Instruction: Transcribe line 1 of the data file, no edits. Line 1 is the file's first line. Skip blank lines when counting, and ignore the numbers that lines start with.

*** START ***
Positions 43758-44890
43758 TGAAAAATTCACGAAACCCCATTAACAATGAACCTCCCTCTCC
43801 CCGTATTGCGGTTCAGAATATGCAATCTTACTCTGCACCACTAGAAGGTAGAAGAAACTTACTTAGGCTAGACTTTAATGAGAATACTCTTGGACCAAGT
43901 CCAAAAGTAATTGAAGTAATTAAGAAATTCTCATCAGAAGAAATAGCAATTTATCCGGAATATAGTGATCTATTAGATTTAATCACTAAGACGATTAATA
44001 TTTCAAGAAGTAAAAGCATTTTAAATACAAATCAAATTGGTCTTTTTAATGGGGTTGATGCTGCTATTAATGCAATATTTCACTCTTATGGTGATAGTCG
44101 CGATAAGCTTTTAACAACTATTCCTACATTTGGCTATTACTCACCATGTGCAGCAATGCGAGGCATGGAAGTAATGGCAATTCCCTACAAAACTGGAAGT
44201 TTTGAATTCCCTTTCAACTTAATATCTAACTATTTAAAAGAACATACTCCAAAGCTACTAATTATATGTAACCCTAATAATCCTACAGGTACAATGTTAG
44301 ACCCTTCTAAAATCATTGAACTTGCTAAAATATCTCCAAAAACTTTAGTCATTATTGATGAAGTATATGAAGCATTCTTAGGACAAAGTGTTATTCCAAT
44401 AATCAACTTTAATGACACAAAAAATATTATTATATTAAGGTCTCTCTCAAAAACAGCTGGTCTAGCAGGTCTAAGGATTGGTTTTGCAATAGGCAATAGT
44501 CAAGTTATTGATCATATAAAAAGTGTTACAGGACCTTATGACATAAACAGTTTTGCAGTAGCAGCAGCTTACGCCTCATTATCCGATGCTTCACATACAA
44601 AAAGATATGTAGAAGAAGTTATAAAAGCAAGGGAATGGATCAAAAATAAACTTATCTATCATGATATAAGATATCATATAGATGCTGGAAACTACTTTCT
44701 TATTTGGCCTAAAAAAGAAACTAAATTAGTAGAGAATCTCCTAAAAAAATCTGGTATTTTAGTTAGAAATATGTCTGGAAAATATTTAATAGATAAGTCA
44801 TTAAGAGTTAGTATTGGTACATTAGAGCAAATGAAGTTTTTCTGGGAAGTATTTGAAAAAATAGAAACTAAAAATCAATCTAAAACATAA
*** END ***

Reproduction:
Positions 43758-44890